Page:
Malfunctions Wear Many Disguises

When devices were simple, it was easy to address malfunctions. If a music speaker failed to deliver sound, the problem was usually with the speaker wire or speaker. The problem was either fixed or a new item was purchased. However, in the era of integrated smart-device systems, the actual cause of a malfunction can be difficult to identify. Just like in many human medical cases, the symptom might disguise the underlying cause and lead to a misdiagnosis.

For example, if a smart garage door opener isn’t responding to a remote “close” command from your mobile phone while you’re at work, the fault could be a mechanical problem with the door mechanism. Or perhaps there’s an electrical problem in the motor. Or even a general electrical issue like a blown circuit breaker in the fuse box. Maybe the mobile phone app has a bug or has been infiltrated by a cyber virus. Maybe the signal to the opener is blocked because of radio frequency bandwidth overload or a transient environment condition. The cause could be in the garage door itself—maybe last night’s ice storm is preventing the door from freeing itself from the ground. What if the user looked at all of those conditions and none of them seem to fix the problem? How about the internet router or in-house hub? The situation can become quite complicated. Multiply this simple garage-door opener example by the tens of other connected devices in the home, and it’s easy to understand how confusing it can be to properly diagnose, let alone fix, a malfunction.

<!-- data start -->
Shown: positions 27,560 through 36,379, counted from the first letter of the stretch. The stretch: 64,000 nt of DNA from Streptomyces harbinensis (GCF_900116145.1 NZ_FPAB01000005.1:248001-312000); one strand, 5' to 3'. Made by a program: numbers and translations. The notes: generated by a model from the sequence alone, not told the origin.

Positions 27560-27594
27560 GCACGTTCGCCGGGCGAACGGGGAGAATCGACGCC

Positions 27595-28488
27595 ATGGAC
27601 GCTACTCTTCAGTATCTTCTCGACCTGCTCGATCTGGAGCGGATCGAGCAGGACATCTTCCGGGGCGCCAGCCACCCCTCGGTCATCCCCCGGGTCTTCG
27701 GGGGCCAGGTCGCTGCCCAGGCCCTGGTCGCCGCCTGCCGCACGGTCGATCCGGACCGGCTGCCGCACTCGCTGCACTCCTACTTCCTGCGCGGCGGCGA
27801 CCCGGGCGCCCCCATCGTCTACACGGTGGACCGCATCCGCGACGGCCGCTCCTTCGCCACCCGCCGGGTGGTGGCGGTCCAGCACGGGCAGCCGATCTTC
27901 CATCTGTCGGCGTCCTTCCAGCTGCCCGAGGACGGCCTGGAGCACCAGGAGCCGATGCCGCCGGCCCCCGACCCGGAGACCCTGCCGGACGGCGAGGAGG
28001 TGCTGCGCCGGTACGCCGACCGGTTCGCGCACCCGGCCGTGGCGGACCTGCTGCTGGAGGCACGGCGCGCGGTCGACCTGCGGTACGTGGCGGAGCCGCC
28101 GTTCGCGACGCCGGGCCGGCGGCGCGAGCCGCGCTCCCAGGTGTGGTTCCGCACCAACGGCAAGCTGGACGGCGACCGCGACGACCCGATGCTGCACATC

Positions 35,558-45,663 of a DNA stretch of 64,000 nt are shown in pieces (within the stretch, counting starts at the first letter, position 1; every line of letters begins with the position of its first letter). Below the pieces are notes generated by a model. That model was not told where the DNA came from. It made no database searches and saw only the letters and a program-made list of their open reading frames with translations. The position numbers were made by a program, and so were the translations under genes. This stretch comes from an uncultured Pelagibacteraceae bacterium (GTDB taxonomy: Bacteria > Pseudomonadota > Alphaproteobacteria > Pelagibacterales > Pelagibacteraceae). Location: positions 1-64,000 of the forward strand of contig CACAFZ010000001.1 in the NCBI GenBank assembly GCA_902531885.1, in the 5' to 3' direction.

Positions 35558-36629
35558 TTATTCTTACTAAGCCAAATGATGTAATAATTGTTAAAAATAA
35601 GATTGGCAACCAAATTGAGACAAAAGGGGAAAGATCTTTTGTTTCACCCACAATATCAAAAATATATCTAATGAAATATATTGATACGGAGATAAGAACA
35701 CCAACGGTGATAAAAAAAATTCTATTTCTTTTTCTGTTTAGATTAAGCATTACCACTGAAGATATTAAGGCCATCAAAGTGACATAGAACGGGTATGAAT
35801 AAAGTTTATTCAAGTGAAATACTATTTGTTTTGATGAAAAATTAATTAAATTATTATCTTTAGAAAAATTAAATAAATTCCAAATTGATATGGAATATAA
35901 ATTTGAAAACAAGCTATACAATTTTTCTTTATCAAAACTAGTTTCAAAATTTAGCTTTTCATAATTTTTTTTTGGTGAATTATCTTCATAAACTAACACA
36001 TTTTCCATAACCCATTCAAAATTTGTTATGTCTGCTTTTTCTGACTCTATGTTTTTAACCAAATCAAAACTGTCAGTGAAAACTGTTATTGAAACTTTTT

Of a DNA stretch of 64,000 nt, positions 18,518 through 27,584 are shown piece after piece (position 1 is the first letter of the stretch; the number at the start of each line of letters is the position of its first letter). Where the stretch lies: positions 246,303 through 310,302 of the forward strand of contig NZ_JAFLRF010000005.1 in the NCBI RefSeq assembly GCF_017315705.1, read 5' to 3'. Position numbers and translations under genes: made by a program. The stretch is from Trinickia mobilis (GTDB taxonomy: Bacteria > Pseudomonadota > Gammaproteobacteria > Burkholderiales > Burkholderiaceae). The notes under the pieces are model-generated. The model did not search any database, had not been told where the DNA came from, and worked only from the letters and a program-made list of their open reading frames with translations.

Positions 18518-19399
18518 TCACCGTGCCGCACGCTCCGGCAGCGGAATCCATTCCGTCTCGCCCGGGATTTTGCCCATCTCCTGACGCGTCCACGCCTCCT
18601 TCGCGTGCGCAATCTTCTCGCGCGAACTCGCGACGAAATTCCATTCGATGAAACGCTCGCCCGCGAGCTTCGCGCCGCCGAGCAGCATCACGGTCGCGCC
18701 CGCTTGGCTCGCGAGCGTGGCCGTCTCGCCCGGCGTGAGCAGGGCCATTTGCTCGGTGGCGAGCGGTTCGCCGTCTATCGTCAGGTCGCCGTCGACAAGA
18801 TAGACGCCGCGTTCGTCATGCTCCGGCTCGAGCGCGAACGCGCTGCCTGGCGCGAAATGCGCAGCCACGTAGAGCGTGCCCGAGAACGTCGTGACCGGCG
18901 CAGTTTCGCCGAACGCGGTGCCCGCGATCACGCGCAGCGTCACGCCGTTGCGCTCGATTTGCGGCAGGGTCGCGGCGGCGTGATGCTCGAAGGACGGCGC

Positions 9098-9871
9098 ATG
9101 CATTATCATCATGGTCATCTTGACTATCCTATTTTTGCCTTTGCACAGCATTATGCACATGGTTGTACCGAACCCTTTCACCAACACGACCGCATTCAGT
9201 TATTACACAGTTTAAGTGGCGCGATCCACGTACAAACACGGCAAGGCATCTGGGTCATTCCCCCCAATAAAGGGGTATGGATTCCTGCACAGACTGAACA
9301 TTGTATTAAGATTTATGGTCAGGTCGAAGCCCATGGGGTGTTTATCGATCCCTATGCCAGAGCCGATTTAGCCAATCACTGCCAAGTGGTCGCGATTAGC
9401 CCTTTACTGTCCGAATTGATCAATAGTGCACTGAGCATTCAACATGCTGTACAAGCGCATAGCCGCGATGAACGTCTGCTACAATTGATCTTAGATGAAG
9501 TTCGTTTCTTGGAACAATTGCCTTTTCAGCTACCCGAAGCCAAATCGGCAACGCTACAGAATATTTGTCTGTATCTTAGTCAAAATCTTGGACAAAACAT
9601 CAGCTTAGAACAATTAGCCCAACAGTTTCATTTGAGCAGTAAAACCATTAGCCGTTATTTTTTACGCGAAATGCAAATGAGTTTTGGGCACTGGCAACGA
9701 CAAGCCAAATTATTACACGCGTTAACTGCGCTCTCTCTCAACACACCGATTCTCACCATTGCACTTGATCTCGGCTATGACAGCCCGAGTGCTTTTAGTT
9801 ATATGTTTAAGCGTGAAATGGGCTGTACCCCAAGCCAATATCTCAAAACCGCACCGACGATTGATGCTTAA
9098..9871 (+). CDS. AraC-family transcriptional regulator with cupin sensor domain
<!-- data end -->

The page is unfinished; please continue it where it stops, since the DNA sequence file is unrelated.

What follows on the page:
Service and Support Are the New Success Factors

In the face of so many inevitable malfunctions, the ability to quickly detect, analyze and repair problems will determine success for device manufacturers, integrators and service teams. Device manufacturers will need to provide warranties and software updates along with a helpful support center. ISPs and integrators will have to take on responsibility for the performance of a very wide and growing variety of complex devices. Company IT departments will be inundated with hundreds of new devices to support. Most of all, billions of individual consumers will turn to efficient service desks when the inevitable problems occur.